When prescribing or dispensing what are known as Schedule II drugs - such as methadone, OxyContin, cocaine and morphine - physicians and pharmacists have to follow stricter regulations than for drugs classified as less addictive.
For the more addictive drugs, pharmacists need to have a hard copy of the prescription and the doctor's signature. Also, the prescription can't be refilled and records have to be kept on them.
The Kansas Board of Healing Arts and the Kansas State Board of Pharmacy do inspections to make sure the regulations are being followed. If they are not, disciplinary action can be taken.
Larry Buening, executive director of the Kansas Board of Healing Arts, said that physicians are walking a fine line between not wanting to underprescribe or overprescribe pain medicine.
"They are there to try to alleviate a person's illness and pain, and on the other hand, they also don't want to be accused by anybody of overprescribing something," he said.
A Kansas Senate bill has been proposed that would better track the use of addictive prescription drugs. The bill calls for a task force to create a database for controlled substance prescriptions.
The database mimics what 30 other states have developed, said Debra Billingsley, who is the executive secretary for the pharmacy board.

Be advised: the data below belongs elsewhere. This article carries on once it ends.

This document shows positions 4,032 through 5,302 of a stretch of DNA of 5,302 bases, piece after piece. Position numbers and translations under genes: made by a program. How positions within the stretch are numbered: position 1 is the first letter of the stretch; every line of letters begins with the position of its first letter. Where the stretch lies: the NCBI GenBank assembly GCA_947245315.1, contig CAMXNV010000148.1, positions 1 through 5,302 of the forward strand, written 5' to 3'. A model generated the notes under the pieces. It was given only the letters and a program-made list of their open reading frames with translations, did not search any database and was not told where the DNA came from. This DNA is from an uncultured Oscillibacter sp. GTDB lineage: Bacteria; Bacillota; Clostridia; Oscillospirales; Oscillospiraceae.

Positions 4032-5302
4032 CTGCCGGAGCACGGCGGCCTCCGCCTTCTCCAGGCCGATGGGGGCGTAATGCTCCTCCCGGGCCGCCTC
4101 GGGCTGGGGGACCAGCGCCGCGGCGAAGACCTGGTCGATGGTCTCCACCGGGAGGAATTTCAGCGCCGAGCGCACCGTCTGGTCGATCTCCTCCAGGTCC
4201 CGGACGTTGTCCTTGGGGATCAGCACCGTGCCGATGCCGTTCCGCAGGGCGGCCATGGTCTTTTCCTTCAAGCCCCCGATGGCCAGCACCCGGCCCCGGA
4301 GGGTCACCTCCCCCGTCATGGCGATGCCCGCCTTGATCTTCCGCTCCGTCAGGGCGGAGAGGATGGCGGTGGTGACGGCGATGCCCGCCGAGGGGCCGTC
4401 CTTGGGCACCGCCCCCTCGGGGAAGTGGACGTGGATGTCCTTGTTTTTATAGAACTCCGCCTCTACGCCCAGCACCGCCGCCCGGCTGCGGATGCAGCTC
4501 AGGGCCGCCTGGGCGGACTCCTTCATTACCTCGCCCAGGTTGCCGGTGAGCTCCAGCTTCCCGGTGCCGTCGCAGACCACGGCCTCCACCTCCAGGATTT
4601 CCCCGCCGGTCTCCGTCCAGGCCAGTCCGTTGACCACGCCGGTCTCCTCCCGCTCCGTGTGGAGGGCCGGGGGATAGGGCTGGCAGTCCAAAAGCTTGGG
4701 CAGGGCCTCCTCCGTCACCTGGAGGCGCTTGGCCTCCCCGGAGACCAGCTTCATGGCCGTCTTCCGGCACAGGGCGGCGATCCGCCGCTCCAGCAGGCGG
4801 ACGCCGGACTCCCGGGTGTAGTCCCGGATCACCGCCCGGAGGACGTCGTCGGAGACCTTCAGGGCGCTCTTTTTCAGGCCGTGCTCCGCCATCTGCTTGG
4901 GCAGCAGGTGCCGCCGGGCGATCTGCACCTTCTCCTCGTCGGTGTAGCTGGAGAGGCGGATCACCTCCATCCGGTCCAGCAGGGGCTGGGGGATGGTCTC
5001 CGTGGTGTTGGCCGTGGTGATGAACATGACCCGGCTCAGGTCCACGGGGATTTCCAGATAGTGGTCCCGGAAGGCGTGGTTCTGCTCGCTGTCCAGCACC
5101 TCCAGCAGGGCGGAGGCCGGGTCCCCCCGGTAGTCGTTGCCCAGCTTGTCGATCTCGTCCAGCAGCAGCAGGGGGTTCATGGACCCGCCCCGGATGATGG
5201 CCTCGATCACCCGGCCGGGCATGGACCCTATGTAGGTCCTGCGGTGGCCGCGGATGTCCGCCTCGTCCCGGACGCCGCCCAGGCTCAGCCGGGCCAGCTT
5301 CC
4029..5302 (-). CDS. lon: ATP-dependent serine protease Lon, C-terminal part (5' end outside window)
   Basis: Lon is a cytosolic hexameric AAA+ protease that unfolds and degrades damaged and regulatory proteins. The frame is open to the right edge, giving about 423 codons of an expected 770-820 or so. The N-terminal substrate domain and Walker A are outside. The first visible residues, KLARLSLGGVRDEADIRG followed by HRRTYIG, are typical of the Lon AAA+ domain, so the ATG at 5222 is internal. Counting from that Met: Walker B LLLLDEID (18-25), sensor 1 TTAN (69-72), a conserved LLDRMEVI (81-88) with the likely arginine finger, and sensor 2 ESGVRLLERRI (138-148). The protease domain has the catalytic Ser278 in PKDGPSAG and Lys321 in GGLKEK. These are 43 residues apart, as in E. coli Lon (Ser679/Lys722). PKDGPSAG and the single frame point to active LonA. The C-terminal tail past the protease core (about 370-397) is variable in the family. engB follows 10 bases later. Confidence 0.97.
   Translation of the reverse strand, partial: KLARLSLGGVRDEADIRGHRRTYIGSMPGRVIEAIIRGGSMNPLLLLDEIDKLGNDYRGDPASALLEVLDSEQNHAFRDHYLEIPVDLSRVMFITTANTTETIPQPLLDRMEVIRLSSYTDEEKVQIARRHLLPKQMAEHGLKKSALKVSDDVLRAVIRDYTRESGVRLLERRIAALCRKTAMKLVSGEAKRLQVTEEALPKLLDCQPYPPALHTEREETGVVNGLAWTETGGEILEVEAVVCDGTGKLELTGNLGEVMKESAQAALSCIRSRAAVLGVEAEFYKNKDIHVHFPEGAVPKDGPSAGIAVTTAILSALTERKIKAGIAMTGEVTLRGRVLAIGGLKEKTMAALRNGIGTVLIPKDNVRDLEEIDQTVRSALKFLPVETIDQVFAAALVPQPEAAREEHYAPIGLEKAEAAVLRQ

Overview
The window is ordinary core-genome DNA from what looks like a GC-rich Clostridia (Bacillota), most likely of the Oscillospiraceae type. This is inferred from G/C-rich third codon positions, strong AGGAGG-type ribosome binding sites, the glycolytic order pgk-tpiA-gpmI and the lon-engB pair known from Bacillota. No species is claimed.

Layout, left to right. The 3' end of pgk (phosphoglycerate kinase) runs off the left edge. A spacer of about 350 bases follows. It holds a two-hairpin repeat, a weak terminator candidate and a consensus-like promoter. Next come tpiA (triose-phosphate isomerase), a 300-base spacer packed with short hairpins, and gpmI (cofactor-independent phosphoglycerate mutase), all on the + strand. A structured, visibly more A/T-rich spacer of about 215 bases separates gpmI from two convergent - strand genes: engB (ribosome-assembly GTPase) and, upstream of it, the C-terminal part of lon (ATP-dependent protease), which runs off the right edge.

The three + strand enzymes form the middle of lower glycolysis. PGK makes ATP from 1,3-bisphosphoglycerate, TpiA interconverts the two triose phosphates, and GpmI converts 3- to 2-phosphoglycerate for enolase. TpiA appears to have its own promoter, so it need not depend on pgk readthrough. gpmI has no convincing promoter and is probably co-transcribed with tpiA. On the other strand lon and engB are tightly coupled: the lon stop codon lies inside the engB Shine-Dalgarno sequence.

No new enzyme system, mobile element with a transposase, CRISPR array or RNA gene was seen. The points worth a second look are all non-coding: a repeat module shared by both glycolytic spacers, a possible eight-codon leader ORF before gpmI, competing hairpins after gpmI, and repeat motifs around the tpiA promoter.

The intent, Billingsley said, is for physicians and pharmacists to check the database to make sure their patients haven't gone to other doctors or pharmacies to get the drugs.
However, nothing on state or federal books regulates the circumstances in which pain medicine should be prescribed. And, physicians are not required to do evaluations to make sure their patients aren't prone to addiction.
A few years ago, the state boards of healing arts, nursing and pharmacy adopted a joint policy statement that gave guidelines on treating pain.
Under the policy, patients who are at high risk of abusing the pain medicine would have to sign a written agreement outlining their responsibilities, including submitting to drug screenings, limiting refills and using only one health care provider and pharmacy.